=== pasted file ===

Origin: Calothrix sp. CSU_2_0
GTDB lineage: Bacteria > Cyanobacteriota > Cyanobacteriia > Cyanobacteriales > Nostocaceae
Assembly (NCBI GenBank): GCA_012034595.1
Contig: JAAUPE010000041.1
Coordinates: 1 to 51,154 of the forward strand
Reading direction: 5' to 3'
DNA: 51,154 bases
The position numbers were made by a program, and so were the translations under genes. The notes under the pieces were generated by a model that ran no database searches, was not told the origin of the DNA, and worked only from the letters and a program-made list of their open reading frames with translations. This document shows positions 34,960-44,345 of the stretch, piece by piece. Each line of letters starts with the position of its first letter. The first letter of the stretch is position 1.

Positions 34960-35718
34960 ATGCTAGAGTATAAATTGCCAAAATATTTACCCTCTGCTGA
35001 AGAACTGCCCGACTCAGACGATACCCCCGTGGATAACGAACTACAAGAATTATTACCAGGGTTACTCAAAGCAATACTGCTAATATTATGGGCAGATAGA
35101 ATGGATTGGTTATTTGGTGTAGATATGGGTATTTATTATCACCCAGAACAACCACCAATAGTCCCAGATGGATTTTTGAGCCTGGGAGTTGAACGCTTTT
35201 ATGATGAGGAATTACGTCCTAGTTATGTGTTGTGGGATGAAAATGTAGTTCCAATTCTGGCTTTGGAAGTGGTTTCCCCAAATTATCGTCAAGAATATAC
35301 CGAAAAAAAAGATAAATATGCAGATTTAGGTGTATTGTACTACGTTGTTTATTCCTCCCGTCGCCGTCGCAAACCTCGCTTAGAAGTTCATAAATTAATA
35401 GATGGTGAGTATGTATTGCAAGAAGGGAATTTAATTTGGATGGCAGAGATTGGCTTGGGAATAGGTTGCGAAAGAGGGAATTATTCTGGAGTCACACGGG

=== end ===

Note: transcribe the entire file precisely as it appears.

Origin: Calothrix sp. CSU_2_0
GTDB lineage: Bacteria > Cyanobacteriota > Cyanobacteriia > Cyanobacteriales > Nostocaceae
Assembly (NCBI GenBank): GCA_012034595.1
Contig: JAAUPE010000041.1
Coordinates: 1 to 51,154 of the forward strand
Reading direction: 5' to 3'
DNA: 51,154 bases
The position numbers were made by a program, and so were the translations under genes. The notes under the pieces were generated by a model that ran no database searches, was not told the origin of the DNA, and worked only from the letters and a program-made list of their open reading frames with translations. This document shows positions 34,960-44,345 of the stretch, piece by piece. Each line of letters starts with the position of its first letter. The first letter of the stretch is position 1.

Positions 34960-35718
34960 ATGCTAGAGTATAAATTGCCAAAATATTTACCCTCTGCTGA
35001 AGAACTGCCCGACTCAGACGATACCCCCGTGGATAACGAACTACAAGAATTATTACCAGGGTTACTCAAAGCAATACTGCTAATATTATGGGCAGATAGA
35101 ATGGATTGGTTATTTGGTGTAGATATGGGTATTTATTATCACCCAGAACAACCACCAATAGTCCCAGATGGATTTTTGAGCCTGGGAGTTGAACGCTTTT
35201 ATGATGAGGAATTACGTCCTAGTTATGTGTTGTGGGATGAAAATGTAGTTCCAATTCTGGCTTTGGAAGTGGTTTCCCCAAATTATCGTCAAGAATATAC
35301 CGAAAAAAAAGATAAATATGCAGATTTAGGTGTATTGTACTACGTTGTTTATTCCTCCCGTCGCCGTCGCAAACCTCGCTTAGAAGTTCATAAATTAATA
35401 GATGGTGAGTATGTATTGCAAGAAGGGAATTTAATTTGGATGGCAGAGATTGGCTTGGGAATAGGTTGCGAAAGAGGGAATTATTCTGGAGTCACACGGG